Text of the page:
In the last Millennium, the tallest man-made temple tower (216 feet) on earth was supposed to be Tanjore Big Temple, now a UNESCO world heritage monument, located in Tamil Nadu, India. The 1000th birthday of the temple, built by Chola emperors in 1010 A.D, was celebrated just last month. And an exhibition was organised, as part of the celebrations. However, the star attraction of the exhibition was a model depicting Kudavolai, a free and fair election system, introduced by Chola rulers 900 years ago. As per the system, citizens elected their village leaders by writing the names of their nominees on palm leaves and dropped them in a big pot. Either a lot was conducted or counting was done to elect leaders. Kudavolai was perhaps the first “free and fair election” conducted in the recorded political history of the world, and possibly a forerunner of democratic elections and democracy itself.
The momentum of voting, which has its roots in several of such historic political settings, is now entering the domains of business to make money making a democratic process. Not that vote is new to businesses – there are shades of voting in shareholder and board meetings. But with the emergence of social media-led co-creation, voting is used in everything from what goes into a product to what goes into management. Dell’s IdeaStorm is a great example of companies directly seeking votes from their customers to decide what to produce. At Ideastorm you can not only contribute new product ideas but also review and vote the product ideas for Dell to produce. Dell has recently won Altimeter Group’s Open Leadership Award for “continually pushing the boundaries of social business by pushing engagement into all areas of their business practice.”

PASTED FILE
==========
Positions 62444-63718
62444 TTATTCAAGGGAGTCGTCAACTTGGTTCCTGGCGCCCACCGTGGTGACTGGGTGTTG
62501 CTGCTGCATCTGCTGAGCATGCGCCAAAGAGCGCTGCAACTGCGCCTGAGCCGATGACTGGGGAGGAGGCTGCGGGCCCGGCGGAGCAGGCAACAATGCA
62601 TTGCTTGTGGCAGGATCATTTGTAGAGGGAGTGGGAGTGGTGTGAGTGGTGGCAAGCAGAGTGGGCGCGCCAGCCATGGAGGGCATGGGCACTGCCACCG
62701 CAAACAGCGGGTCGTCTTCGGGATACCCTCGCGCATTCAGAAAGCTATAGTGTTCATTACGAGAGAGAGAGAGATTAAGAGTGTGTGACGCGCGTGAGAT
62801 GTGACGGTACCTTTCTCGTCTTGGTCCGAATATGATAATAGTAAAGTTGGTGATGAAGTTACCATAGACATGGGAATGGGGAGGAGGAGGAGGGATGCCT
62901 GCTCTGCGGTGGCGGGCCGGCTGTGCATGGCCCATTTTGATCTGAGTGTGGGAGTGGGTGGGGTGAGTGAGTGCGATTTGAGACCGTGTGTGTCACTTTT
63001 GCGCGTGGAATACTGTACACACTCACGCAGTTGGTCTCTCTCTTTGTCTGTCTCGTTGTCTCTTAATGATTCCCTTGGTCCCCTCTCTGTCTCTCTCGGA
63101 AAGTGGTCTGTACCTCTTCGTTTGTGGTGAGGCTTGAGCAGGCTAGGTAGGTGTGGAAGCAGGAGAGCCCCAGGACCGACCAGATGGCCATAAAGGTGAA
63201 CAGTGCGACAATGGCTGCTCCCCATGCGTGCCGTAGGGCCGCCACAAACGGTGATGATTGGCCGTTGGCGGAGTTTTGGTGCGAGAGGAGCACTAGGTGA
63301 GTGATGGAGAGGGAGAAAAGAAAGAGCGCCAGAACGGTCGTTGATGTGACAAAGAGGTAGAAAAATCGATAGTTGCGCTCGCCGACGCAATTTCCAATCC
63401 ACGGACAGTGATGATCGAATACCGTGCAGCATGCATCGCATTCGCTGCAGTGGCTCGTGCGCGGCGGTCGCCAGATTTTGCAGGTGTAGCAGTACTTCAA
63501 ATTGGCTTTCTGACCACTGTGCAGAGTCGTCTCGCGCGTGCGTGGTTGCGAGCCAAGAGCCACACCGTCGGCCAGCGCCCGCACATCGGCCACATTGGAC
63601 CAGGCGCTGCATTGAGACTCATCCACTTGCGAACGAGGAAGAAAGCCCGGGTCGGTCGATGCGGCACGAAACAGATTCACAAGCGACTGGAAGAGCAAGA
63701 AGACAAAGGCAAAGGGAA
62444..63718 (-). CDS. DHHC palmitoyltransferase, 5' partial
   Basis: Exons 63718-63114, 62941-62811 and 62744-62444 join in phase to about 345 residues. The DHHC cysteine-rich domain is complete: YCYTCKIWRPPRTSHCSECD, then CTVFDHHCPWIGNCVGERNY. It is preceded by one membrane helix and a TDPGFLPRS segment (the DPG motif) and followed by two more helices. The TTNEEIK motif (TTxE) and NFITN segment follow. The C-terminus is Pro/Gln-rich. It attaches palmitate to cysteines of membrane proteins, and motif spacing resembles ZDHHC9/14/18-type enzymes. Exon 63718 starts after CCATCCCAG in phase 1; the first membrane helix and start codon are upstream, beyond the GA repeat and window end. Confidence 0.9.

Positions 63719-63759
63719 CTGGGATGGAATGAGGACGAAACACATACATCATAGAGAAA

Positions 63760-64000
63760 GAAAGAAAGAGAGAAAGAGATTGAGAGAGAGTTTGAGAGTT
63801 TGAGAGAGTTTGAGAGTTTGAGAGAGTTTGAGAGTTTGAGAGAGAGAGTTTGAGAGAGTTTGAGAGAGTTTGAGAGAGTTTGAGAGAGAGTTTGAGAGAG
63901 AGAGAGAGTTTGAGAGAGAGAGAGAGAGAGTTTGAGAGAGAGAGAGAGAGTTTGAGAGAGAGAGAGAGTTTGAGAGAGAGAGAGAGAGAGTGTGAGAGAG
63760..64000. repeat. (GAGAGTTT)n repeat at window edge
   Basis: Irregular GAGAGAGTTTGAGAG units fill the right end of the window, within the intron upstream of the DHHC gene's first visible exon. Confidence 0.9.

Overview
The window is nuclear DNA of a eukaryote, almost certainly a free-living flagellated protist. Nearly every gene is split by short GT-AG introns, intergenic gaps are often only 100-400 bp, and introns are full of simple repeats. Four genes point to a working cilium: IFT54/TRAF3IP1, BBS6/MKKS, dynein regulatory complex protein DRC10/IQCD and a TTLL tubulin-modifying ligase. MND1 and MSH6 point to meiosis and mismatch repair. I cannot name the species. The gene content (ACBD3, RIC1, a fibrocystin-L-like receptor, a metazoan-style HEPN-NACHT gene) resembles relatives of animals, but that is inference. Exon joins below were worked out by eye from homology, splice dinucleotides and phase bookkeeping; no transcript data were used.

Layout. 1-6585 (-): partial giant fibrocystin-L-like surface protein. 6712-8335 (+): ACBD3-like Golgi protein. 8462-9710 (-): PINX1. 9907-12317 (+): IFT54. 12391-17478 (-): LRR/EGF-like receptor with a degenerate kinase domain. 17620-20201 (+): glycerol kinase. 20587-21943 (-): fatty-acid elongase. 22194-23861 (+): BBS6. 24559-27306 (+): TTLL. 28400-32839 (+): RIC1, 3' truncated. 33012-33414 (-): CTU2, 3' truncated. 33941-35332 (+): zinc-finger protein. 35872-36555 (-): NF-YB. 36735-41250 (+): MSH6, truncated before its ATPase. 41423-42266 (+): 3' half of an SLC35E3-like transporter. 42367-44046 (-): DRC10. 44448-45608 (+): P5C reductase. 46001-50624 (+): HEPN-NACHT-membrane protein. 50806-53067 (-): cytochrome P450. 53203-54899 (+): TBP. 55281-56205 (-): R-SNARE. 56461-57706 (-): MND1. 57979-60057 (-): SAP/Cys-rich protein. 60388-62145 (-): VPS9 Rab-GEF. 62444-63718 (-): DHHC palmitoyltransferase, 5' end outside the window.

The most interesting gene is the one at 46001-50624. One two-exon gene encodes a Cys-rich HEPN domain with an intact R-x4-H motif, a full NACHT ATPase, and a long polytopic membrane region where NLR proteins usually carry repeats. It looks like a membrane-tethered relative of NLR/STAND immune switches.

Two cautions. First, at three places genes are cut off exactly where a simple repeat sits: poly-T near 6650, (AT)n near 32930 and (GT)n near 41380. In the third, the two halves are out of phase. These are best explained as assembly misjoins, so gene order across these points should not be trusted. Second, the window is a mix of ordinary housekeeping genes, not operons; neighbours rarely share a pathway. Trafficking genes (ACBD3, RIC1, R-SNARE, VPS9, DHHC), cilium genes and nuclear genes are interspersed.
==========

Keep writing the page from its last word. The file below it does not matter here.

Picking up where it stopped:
As envisaged by Professor C K Prahalad, a great management thinker of this century, who coined the word “co-creation”, we are witnessing “the democratisation of the industry”, where “companies are built for, by and of people”. And the system of seeking the votes of consumers (and stakeholders) is already proving to be a competitive advantage of businesses. McKinsey calls this trend “Big Data” – “the process of collecting and using inputs of every customer interaction and transaction”. To quote McKinsey, “Web-based companies, such as Amazon.com, eBay, and Google, have been early leaders, testing factors that drive performance-from where to place buttons on a Web page to the sequence of content displayed-to determine what will increase sales and user engagement”.
Thus votes are sought indirectly too – from the consumers verdicts in the form of their buying decisions and transactions too. And hence, “vote leadership” should become the focus of companies that are till now thinking of thought leadership, if they are to co-create using social media.